South London energy recovery facility - a complex future baseline

28th January 2016

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  • Business & Industry ,
  • Built environment ,
  • Planning ,
  • Management


Brian Morgan

Emma Robinson, associate director at Terence O'Rourke, highlights the difficulty of assessing future impacts of a development

In July 2012 Terence O’Rourke (TOR) submitted a detailed planning application, including a comprehensive EIA for the South London Energy Recovery Facility (ERF) at Beddington Farmlands landfill site in the London Borough of Sutton (LBS) on behalf of Viridor. Under the landfill consent, the whole site was subject to restoration proposals which would have resulted in habitat creation, management of the site for nature conservation and some public access, subject to operational considerations regarding the aftercare of the landfill.

The council’s scoping opinion included a requirement that the landscape and visual assessment and natural heritage assessment within the environmental statement (ES) must compare the predicted impacts of the proposed ERF against the future baseline post-2023 after the site was restored, rather than against current conditions.

There are considerable difficulties in making meaningful predictions about what the baseline conditions at a future point will be. For example, which species will be present on the site and in what numbers; how many local residents will be using the site; and how the restored site will look from the surrounding area. Given that the future baseline cannot be accurately measured, any assessment includes a significant degree of speculation and professional judgement.

The standard approach is for an ES to include consideration of the implications of the proposals on a detailed, measurable and current baseline. The future baseline is then usually considered in very general descriptive terms, except for topics that can quantifiably be more accurately predicted, such as background air quality or traffic flow, where a more detailed analysis is possible.

With regard to the council’s scoping opinion, it was felt that an assessment of potential impacts purely against a future baseline (that could not be measured) as opposed to a detailed assessment against a measurable baseline, was not a robust approach.

Professional experience and best practice suggest that conclusions in an ES need to be factual and quantifiable in order to be considered robust for use in determining the planning application. While it was accepted than an element of impact assessment is based on professional judgement, it was considered that the likely highly subjective nature of detailed future baseline work could provide a weakness or point of challenge to the EIA.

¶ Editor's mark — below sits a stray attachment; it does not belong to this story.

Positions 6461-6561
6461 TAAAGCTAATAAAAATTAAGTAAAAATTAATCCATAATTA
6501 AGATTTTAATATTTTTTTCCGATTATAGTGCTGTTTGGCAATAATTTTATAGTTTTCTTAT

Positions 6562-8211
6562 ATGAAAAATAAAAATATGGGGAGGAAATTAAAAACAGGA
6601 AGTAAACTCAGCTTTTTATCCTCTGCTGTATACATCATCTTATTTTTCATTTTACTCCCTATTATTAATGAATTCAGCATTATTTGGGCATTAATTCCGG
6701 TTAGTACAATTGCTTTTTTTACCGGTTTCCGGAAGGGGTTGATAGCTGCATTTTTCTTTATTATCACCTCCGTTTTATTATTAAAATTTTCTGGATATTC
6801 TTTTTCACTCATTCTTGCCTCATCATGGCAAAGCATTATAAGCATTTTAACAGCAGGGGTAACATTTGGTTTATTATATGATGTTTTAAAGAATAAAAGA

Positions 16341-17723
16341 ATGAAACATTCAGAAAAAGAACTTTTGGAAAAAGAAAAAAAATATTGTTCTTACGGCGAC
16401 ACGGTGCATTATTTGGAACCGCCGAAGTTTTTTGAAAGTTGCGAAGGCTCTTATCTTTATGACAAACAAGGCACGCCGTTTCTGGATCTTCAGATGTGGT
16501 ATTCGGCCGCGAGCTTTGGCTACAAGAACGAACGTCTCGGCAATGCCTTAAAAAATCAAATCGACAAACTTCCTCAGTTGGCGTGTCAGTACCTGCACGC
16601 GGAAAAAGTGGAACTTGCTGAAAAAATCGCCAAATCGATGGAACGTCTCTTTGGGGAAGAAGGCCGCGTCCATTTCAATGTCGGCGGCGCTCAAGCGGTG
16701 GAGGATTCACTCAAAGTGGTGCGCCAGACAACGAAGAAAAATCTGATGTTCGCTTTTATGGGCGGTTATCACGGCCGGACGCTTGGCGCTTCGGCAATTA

In March 2012, TOR wrote to the London Borough of Sutton to highlight the difficulties in assessing future baselines beyond a basic descriptive consideration. We proposed assessing the ES against current conditions as required by the EIA regulations. We also proposed a more detailed assessment of the future baseline as required in the EIA scoping opinion, but in a separate document to the ES.

The ES submitted in July 2012 therefore included an assessment of the potential impacts of the proposals against a robust 2012 baseline, and a basic assessment of the future baseline as it would be once the site was restored. A separate document assessed the proposed development against the 2023 restored baseline, which was based purely on professional projections of what the future restored site was likely to be.

However, LBS subsequently issued a regulation 22 request for the transfer of the text and figures from the separate future baseline document to a dedicated chapter within the ES. A new chapter was prepared and submitted in February 2013 as an addendum to the July 2012 ES. The findings and conclusions of this chapter were exactly as reported in the original separate document and did not alter the conclusions of the original ES.

In the author’s view, it is likely that consideration of the acceptability of the proposal, which received permission in May 2013, was best gleaned from the findings of the original main ES which looked at the impact of the proposed development on a detailed, measurable and robust existing baseline, rather than the future baseline, which, while constructed as accurately as possible, was inevitably more speculative and imprecise.


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